So you can imagine my joy and contentment when I had the chance to Meet PFH, a cuban resident of France,with whom I have been in contact for many years and finally yesterday had a chance to meet him. It was appropriate that we were at the Bay of St Goustain, in Morbihan in Brittany in France, where on the 4th December 1776, Benjamin Franklin came to seek French assistance for the new republic. The Franco-American friendship is very deep, as US General Pershing reputed to have declared.. as he arrived during WWI to show the solidarity... Lafayette.. We are here..

It was a warm day, the last day of the august holidays for many in France. The harbour was full of visitors and we sat at a creperie facing the harbour and for two hours talked non stop, first a little bit about France and its peculiarities for foreigners and then with the greatest of enthusiasm for the little island which is close to our hearts  CUBA...

Hermano Amigo, It was truly a great pleasure to meet you in person at last and let us join in wishing our beloved island the best for now and forever...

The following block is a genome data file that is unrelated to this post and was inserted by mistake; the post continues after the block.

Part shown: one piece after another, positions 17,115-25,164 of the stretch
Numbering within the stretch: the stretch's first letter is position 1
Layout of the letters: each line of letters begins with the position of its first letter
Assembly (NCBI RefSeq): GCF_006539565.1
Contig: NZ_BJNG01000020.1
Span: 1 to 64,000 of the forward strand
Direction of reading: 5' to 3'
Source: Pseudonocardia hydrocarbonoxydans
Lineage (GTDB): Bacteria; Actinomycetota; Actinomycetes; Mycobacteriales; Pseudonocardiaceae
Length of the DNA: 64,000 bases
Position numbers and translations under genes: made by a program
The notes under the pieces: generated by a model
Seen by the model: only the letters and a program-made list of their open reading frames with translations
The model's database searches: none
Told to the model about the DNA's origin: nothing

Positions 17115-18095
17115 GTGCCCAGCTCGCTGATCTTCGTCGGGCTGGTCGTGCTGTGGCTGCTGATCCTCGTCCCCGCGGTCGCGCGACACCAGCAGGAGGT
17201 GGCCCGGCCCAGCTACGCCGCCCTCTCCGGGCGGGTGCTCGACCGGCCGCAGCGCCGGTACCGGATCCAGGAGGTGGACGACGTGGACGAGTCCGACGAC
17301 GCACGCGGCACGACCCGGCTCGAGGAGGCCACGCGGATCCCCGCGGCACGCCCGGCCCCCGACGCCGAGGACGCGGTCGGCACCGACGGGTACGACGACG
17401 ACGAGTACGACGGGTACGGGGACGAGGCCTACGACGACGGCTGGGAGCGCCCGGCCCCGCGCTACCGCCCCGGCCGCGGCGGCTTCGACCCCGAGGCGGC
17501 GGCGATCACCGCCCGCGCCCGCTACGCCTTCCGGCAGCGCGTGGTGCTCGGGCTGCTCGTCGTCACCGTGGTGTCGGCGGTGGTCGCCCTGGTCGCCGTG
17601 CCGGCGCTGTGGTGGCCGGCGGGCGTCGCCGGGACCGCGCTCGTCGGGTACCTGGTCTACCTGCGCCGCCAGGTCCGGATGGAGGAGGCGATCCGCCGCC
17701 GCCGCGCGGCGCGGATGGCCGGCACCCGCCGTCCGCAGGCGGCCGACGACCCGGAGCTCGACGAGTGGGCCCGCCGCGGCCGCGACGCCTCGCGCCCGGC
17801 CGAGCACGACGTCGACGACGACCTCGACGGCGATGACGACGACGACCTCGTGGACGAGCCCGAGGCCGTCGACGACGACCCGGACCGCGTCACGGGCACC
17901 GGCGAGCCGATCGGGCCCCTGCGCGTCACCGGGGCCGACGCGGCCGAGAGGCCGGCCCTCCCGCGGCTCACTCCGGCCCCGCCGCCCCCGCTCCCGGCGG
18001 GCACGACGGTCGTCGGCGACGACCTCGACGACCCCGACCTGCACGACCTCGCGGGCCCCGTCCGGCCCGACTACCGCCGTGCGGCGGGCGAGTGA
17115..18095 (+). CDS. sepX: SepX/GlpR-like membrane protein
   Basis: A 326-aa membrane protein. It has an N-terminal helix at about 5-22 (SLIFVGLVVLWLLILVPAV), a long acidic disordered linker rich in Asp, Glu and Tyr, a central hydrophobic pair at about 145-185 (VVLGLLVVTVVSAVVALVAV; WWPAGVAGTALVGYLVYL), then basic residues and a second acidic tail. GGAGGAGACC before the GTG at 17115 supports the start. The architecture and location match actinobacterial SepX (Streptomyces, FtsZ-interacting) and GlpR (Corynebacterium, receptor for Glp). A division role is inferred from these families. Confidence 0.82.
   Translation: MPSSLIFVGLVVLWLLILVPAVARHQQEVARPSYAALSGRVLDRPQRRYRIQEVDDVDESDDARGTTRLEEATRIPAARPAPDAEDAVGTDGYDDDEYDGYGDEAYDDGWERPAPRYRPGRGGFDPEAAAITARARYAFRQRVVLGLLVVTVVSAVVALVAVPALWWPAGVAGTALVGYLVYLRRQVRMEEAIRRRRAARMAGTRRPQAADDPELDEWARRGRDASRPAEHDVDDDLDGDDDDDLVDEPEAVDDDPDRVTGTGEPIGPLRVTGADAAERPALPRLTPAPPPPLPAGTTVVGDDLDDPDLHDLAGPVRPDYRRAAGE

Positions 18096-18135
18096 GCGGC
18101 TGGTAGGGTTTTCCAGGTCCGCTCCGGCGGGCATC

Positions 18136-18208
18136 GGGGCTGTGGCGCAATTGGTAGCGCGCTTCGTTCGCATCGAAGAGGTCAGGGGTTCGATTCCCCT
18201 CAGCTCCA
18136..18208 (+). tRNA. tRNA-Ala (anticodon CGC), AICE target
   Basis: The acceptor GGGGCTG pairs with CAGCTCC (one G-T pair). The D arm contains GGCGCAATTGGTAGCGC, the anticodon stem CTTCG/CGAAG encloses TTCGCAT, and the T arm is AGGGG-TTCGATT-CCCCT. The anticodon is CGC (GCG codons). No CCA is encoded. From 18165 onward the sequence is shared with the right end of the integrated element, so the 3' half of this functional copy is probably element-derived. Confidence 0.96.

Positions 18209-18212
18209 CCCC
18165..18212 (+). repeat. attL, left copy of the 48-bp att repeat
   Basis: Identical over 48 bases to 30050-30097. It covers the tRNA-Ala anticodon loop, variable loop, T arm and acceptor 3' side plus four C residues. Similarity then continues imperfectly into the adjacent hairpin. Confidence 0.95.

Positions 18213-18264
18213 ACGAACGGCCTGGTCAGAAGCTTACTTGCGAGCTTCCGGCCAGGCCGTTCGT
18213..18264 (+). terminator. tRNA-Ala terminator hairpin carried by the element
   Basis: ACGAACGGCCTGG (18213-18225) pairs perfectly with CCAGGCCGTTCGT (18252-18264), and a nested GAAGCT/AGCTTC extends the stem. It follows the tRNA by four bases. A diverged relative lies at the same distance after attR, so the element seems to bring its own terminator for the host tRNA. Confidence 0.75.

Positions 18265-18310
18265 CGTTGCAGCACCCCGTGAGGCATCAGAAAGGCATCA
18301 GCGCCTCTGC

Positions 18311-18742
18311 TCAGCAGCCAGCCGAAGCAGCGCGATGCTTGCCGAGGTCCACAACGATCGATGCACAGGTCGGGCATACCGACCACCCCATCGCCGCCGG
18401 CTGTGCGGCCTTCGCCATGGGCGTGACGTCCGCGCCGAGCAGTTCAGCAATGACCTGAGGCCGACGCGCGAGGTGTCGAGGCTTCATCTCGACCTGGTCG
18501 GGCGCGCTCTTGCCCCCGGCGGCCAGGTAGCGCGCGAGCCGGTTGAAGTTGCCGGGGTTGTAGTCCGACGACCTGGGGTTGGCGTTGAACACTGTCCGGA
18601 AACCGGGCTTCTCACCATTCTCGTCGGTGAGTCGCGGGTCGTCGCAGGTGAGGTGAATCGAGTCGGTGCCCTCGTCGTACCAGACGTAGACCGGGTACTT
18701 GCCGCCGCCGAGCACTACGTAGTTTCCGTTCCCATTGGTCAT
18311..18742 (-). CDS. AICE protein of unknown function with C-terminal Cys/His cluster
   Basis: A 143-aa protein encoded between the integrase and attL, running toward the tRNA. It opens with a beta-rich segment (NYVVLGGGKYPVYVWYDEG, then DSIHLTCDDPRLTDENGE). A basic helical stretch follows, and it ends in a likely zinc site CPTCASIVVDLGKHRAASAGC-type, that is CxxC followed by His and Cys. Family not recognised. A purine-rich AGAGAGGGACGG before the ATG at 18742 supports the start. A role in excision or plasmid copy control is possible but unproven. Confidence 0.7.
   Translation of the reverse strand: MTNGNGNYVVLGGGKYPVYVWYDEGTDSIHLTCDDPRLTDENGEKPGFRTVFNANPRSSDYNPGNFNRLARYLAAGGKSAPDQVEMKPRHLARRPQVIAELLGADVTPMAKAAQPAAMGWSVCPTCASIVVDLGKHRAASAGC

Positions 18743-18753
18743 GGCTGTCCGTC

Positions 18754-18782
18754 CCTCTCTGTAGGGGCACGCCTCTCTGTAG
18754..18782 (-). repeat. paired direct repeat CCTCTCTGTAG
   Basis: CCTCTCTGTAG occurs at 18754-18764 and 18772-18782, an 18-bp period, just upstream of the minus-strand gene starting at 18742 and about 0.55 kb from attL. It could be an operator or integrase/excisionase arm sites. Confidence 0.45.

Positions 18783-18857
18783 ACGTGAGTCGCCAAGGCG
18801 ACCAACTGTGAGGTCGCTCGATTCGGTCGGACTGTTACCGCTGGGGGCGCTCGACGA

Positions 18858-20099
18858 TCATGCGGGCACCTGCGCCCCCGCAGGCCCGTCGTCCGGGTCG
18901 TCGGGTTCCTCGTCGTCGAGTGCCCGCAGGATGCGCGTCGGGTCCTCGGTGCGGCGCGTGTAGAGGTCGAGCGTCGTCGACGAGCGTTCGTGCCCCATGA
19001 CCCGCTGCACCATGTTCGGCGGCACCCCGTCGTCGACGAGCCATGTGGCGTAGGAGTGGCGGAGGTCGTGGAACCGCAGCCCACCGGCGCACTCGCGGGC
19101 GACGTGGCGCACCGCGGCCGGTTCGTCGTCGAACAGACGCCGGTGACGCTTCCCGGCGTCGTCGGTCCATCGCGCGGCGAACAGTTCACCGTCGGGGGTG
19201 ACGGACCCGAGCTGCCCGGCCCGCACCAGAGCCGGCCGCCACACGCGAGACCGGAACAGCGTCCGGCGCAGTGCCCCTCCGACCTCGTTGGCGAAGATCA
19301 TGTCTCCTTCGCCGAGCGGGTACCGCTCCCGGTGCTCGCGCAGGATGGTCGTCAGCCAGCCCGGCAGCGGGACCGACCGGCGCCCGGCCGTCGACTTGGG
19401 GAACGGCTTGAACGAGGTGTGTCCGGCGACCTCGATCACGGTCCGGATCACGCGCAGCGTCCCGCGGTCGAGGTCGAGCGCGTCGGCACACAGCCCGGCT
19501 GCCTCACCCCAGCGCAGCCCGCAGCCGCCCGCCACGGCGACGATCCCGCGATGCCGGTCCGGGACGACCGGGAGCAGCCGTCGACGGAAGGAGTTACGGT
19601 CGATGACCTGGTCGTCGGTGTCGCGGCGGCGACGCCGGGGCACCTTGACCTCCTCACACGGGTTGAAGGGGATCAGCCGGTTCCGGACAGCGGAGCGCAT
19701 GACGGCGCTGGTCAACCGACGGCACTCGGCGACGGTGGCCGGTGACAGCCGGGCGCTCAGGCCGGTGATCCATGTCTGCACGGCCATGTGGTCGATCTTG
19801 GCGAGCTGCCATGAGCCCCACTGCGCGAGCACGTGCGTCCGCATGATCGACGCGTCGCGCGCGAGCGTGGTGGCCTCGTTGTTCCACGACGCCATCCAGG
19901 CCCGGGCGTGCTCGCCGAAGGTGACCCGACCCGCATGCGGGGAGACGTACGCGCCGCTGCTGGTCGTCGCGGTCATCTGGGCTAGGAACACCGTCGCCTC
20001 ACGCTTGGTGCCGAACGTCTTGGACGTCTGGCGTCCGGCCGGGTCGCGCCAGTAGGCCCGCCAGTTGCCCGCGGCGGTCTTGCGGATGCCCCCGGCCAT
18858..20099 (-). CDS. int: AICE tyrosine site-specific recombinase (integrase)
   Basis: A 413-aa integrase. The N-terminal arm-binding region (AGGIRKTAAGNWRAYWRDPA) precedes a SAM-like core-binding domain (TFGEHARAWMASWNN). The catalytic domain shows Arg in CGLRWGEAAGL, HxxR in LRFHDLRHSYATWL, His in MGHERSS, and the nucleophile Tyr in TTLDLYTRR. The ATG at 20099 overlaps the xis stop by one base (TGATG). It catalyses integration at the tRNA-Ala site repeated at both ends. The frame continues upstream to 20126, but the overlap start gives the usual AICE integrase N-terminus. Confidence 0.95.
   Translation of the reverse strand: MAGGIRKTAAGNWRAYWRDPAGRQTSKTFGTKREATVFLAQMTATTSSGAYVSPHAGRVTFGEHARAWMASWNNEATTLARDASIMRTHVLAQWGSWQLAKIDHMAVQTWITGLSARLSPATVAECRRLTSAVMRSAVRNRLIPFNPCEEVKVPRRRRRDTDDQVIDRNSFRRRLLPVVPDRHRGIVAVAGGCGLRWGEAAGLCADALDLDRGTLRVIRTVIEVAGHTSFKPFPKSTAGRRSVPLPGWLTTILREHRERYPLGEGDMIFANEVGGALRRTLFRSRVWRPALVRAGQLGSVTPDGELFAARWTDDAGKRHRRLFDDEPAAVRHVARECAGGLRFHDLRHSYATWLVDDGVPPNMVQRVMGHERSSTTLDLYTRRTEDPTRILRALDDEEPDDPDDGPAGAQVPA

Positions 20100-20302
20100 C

vendredi 24 août 2012


Ever since leaving my friends, Pak Joe and his staff at Bogor, I have been faithfully walking every morning.
As instructed by Pak Joe, I have begun with brisk walking; slowly hope to advance through the coming months.
Quiberon is almost an island, connected by a sandy isthmus to the mainland Brittany. It has a wild coast to it, and those who understand marine history should know that the great sailors they have been, The Bretons, had suffered and lost many souls along the wild coast, La Cote Sauvage, with its huge swells and lashing waves and vertiginous rocks. It is a beautiful site to behold. There are not many tourists outside the June/July/August holiday season in France, it seems that the foreigners have not quite discovered this beautiful spot. For reasons of budget and exoticism, the budget traveller heads to Ko Samui or Sihanoukville, and in Quiberon you very seldom see a backpacker.